When it comes to

Breaking up

I am not sure that there is ever an easy way to let someone down gently, because their feelings have been invested in the relationship just as yours have. However, being kind but honest and upfront is important to ensure that there is no miscommunication.

When it comes to

Over-commitment

Is there an easier way to say “no” to that extra class/social event/internship you just don't have time for without feeling SUPER-guilty? “I’m sorry. I can't do this right now” is a very valid and respectful response. If you are further pursued, reply that it doesn’t fit with your schedule, and change the subject. Many of us find it difficult to say no when we are put on the spot, so practice saying, “Let me go away and think about it and I will let you know.” This ensures that you are not pressured into saying ‘yes’ when you mean to say ‘no’ and you can prepare yourself beforehand. Remember that each time you say yes to someone or something else, you say no to you and your priorities.

When they won’t take no for an answer?

If someone won’t take no for an answer and you have repeated this, you have the choice of walking away from that relationship or possibly garnering additional support from another trusted friend to reinforce your ‘no’. Remember that another person’s unwillingness to accept your no does not make it invalid.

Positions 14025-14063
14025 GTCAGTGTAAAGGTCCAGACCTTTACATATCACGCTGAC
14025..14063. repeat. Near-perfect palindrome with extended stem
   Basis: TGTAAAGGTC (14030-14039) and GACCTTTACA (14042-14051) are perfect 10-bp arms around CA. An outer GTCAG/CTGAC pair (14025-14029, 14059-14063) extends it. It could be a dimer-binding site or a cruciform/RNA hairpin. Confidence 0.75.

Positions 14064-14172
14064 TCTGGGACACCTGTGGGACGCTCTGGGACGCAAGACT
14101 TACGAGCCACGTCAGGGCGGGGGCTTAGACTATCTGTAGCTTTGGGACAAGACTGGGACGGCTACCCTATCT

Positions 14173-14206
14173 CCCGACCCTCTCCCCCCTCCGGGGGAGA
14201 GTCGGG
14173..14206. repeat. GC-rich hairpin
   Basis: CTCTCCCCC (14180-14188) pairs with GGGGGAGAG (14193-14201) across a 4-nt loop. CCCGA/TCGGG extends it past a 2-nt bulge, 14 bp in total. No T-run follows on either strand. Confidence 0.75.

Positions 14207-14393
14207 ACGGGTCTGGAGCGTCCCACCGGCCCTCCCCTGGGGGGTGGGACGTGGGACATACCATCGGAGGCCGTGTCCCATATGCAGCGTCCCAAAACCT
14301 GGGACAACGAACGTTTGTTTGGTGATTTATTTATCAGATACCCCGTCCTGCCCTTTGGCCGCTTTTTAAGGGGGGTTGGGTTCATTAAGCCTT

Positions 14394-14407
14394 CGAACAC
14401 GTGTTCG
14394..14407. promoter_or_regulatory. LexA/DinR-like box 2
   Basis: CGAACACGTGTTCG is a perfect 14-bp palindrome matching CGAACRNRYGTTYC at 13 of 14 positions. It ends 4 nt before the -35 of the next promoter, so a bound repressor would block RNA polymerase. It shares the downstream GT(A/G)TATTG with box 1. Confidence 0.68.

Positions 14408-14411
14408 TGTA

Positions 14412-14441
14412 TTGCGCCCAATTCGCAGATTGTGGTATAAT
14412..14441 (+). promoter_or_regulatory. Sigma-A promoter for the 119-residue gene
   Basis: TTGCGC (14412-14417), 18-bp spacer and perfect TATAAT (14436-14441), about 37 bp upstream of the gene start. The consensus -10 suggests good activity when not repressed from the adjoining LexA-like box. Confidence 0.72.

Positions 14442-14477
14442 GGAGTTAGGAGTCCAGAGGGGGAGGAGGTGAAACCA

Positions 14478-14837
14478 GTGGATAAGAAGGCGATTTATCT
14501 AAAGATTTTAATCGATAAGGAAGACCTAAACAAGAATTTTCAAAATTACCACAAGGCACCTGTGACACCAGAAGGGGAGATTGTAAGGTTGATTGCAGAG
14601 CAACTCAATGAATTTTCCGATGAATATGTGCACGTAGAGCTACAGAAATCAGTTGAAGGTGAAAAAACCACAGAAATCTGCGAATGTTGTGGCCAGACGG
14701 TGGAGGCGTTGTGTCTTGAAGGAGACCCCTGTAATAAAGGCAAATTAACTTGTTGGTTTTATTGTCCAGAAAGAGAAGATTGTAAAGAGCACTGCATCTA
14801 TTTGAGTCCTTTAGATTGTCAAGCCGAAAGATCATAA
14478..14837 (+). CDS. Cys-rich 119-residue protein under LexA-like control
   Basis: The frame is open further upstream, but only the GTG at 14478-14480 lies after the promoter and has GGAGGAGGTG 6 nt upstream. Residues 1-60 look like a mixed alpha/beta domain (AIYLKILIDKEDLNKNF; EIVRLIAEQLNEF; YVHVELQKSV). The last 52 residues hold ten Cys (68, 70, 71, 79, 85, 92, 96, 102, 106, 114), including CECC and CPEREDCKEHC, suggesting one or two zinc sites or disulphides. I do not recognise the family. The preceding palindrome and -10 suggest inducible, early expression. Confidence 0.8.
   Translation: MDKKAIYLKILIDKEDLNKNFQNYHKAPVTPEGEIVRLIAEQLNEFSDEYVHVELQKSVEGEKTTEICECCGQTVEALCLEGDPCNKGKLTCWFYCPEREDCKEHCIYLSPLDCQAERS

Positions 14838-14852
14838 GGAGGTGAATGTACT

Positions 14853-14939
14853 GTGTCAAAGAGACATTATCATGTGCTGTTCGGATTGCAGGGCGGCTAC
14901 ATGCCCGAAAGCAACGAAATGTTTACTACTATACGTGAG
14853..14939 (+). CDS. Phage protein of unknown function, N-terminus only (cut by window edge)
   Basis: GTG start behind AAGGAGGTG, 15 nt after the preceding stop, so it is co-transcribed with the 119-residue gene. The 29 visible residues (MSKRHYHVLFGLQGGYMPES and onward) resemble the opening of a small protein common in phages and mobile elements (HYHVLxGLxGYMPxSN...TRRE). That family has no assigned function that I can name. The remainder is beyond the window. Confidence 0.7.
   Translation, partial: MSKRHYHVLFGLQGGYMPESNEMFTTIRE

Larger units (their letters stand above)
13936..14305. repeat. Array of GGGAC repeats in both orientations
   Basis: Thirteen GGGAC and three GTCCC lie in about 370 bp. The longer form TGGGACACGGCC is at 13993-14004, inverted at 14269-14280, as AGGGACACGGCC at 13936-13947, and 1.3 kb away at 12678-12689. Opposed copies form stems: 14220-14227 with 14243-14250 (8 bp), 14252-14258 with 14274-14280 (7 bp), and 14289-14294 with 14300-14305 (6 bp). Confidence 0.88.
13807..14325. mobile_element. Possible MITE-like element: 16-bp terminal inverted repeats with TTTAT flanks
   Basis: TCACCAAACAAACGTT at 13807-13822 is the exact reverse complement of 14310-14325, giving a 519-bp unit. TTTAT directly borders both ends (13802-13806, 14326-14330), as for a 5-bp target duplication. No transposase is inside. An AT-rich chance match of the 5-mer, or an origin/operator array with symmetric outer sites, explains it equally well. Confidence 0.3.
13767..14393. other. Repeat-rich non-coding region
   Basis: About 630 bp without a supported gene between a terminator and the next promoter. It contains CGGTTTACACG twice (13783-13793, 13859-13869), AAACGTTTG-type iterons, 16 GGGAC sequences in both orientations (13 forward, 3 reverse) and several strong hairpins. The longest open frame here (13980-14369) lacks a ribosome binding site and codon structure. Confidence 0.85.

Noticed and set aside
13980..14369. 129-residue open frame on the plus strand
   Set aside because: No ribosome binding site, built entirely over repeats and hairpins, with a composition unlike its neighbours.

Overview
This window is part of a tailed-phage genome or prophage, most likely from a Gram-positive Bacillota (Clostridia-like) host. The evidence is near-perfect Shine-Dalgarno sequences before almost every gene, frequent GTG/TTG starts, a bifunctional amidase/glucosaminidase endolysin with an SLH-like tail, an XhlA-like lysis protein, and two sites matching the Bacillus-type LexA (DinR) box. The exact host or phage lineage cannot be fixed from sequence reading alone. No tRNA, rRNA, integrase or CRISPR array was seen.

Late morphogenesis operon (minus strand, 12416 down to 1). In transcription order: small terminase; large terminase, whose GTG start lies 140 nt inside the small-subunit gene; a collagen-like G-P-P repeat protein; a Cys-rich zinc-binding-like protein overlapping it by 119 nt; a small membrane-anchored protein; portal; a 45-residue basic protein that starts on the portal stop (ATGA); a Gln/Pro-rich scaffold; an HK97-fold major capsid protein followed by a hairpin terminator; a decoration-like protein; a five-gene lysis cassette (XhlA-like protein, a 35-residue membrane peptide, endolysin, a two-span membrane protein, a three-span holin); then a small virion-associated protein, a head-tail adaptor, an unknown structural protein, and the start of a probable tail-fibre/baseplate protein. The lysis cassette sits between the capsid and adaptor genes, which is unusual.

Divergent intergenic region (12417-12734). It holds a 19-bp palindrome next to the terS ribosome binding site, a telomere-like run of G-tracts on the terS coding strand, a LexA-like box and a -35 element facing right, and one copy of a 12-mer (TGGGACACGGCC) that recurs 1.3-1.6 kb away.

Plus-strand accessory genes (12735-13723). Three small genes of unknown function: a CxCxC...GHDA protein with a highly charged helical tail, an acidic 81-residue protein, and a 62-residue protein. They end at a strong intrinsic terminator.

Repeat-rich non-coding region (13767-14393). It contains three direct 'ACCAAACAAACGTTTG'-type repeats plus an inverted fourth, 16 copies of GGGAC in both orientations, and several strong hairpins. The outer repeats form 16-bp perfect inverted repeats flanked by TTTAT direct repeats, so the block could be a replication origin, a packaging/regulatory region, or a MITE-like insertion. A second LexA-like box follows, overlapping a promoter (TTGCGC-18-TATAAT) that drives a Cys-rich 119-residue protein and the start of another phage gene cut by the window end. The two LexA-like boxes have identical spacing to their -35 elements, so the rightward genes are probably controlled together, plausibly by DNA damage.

What are the benefits of learning to stand your ground and say no?

Every time you find the courage to say no it is like exercising a muscle that needs stretching and strengthening. It feels difficult and painful because your ‘no’ muscle is under-developed. You just need to give it time to get stronger so that it is easier to say and it will in time, providing that you practice. Over time you will

  • Feel stronger and more grounded.
  • Identify who you are, what you want and what makes you happy.
  • Be more confident to express your own opinions and be your own
  • Have more time to say ‘yes’ to the things that really make you happy
  • Reduce stress
  • Have more energy

Being able to identify your needs and be an advocate for your own needs is absolutely essential to your health and wellbeing as you age. Where a person fails to learn this skill in younger years, self- confidence disappears, unhappiness and feelings of stress and anxiety increases and the physical body becomes unwell in response.

Learning to say no is a life skill not to be minimised. Taking the time to start practicing it today is an investment not just for the present but also for your future health.

Do you struggle to say no? Maybe your teenager needs support as they figure out how to draw their own boundaries? Then here’s what you need to do; contact me on 0434 337 245 for a FREE 10-minute phone consultation on how I can best help you or press book now to book on my online diary.